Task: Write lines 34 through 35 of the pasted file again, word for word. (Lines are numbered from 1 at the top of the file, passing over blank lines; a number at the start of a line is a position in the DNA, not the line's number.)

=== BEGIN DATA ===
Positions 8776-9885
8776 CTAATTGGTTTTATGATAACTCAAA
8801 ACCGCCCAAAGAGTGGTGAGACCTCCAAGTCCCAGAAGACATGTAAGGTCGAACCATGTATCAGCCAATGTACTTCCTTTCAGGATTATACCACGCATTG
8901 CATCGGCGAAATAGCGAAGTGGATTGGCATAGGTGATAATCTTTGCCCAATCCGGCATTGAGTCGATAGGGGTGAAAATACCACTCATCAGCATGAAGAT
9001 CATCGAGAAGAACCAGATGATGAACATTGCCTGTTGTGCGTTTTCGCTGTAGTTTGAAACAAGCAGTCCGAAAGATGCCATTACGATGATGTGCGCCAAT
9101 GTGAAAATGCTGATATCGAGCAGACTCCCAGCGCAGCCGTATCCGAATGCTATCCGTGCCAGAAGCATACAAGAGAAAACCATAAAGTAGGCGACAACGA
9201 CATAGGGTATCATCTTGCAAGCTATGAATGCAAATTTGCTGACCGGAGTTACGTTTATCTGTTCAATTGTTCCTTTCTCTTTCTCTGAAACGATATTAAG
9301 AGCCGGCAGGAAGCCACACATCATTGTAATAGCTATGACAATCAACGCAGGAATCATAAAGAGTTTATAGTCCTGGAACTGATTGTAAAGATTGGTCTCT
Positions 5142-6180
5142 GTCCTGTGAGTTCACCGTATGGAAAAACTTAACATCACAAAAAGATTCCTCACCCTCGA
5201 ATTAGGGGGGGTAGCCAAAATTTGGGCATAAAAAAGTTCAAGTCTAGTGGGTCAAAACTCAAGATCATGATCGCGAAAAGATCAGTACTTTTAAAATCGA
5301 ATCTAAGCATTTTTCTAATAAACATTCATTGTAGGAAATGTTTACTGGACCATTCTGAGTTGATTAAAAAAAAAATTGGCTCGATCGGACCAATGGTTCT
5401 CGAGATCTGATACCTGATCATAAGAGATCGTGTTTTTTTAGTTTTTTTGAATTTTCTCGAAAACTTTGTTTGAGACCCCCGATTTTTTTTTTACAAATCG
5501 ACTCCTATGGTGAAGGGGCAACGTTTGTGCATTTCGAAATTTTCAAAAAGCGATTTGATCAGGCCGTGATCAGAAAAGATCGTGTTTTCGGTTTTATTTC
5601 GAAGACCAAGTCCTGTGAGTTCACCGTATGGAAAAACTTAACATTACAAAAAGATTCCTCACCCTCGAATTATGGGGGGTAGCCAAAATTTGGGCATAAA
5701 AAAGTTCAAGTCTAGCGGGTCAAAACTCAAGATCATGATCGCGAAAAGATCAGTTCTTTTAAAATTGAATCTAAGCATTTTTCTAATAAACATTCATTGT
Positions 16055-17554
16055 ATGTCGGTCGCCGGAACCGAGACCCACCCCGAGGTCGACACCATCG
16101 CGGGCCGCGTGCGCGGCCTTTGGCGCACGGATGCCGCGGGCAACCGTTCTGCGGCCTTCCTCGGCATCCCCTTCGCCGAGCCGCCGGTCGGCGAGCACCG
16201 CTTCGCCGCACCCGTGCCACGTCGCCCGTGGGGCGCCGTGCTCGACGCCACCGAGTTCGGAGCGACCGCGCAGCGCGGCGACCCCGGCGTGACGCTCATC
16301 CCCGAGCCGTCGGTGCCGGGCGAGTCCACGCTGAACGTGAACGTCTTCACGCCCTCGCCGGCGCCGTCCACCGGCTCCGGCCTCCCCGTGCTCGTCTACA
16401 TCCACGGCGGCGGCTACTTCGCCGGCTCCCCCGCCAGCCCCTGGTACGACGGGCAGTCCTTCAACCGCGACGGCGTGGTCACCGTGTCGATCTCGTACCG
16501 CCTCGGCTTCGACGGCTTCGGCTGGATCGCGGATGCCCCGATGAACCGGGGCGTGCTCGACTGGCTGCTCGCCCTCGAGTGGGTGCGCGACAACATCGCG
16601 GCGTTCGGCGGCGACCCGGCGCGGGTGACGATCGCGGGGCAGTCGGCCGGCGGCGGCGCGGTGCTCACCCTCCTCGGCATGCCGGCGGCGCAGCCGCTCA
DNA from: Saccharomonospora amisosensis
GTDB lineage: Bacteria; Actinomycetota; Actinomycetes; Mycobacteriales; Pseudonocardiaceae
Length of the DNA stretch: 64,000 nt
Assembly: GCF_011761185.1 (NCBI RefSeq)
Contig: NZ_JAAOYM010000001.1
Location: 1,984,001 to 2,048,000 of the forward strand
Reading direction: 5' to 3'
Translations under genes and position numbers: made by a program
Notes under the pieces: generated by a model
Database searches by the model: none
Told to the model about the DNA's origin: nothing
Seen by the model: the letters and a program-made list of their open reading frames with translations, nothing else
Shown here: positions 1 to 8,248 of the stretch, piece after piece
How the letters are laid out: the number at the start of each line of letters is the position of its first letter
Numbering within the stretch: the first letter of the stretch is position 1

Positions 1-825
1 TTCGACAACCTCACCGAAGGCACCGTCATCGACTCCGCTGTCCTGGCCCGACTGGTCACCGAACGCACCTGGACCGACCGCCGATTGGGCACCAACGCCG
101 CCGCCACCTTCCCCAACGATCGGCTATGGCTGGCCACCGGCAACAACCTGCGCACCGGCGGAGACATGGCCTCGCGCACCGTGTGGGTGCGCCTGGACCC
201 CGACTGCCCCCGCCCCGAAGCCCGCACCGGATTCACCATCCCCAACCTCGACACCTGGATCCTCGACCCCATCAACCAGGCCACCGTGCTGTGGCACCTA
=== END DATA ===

Database searches by the model: none
Told to the model about the DNA's origin: nothing